“Russia has always been calling for understanding between Sunni and Shia, and the unity of the Islamic world,” they added.
Turkey: “Middle East like a powder keg”

Turkey has urged both Saudi Arabia and Iran to ease tensions, saying the Middle East region is “already like a powder keg” and cannot withstand a new crisis.

Briefing reporters after a Cabinet meeting on Monday, Deputy Prime Minister Numan Kurtulmus said both Saudi Arabia and Iran would suffer from the “hostile attitudes” and urged them to put tensions behind them.

Kurtulmus criticized both the attacks on Saudi missions in Iran and Riyadh’s execution of the cleric.

He said: “Enough is enough. (The region) is in need of peace and calm. Everyone must act with caution.”

UN: “Avoid adding fuel to the fire”

UN Secretary-General Ban Ki-moon also urged Saudi Arabia and Iran to support peace efforts in Syria and Yemen and avoid escalating tensions.

UN spokesman Stephane Dujarric said Ban delivered this message in phone calls to Iranian Foreign Minister Mohammad Javad Zarif on Sunday and to Saudi Foreign Minister Adel Al-Jubeir on Monday.

Dujarric said the UN chief called for all political and religious leaders in the region “to avoid adding fuel to the fire.”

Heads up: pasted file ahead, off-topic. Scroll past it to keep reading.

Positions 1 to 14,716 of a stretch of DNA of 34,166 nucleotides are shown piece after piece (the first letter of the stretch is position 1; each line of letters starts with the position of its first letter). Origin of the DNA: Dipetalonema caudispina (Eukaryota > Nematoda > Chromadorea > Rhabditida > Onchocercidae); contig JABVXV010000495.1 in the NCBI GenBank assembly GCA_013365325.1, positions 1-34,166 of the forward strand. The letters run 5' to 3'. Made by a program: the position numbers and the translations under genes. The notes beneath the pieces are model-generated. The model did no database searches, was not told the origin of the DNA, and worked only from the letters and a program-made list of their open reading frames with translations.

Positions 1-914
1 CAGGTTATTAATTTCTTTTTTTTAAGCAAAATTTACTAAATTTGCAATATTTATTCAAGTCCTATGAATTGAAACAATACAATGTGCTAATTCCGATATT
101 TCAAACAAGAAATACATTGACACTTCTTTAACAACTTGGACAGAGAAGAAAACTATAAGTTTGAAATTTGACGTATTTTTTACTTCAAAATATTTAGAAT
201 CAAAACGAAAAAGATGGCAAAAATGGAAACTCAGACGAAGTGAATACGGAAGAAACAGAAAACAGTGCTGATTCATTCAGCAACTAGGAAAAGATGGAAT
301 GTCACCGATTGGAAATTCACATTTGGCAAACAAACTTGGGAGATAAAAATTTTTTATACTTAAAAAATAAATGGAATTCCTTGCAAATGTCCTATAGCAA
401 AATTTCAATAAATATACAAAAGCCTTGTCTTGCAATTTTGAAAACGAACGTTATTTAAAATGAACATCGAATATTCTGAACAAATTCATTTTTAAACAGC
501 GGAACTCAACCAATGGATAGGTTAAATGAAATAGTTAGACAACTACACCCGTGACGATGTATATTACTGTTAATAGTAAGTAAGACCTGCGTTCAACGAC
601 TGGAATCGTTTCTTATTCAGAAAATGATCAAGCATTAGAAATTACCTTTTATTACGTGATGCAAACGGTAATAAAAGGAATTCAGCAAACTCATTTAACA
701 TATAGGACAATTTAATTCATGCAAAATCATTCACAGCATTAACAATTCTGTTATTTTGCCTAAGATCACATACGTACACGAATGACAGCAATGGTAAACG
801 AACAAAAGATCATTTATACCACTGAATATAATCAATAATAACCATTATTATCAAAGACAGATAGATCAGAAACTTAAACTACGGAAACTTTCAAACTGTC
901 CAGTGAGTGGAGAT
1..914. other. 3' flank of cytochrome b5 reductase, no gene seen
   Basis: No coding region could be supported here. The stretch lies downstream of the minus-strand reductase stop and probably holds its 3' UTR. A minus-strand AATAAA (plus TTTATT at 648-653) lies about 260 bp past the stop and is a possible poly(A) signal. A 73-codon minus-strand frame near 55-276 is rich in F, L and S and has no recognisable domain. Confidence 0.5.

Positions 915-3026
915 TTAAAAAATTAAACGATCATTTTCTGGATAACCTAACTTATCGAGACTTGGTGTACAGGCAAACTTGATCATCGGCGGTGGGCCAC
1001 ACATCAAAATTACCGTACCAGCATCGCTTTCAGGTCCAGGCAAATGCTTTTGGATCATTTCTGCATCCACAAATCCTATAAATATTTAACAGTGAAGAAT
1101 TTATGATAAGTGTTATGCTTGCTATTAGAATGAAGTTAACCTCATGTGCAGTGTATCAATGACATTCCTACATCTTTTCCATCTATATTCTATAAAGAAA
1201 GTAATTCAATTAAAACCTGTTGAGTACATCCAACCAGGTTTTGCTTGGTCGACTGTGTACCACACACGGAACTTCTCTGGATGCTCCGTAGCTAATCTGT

The UN envoy for Syria is heading to Saudi Arabia and Iran to gauge the impact of the rupture in relations between the two longtime regional rivals on efforts to end the Syrian conflict.

UN deputy spokesman Farhan Haq said that Staffan de Mistura is en route to Riyadh on Monday and will visit Tehran later this week.

Haq said de Mistura “hopes that the adverse consequences of the tensions between Saudi Arabia and Iran do not affect the peace process with the Syrians.”

Iran, a staunch supporter of Syrian President Bashar Assad, and Saudi Arabia, a backer of the opposition, have participated in three rounds of international talks aimed at finding a political solution to the conflict. De Mistura has set a 25 January target date for a fourth round of talks.

A resolution adopted last month by the UN Security Council calls on UN Secretary-General Ban Ki-moon to start formal negotiations between the Syrian government and opposition on a political transition process “with a target of early January 2016.”

Germany: “Improve relations”

Government spokesman Steffen Seibert said on Monday that Germany appeals “to both countries, Saudi Arabia and Iran, to use all possibilities to improve their bilateral relations.”

Seibert told reporters in Berlin on Monday that “relations between Saudi Arabia and Iran are of fundamental importance for solving the crises in Syria and Yemen, and for the stability of the entire region.”

A Foreign Ministry spokesman said the Middle East owed the world more cooperation in trying to overcome regional crises.

Martin Schaefer said that “from point of view of Foreign Minister (Frank-Walter) Steinmeier both Saudi and Iran, too, are obliged to contribute to solving the crises.”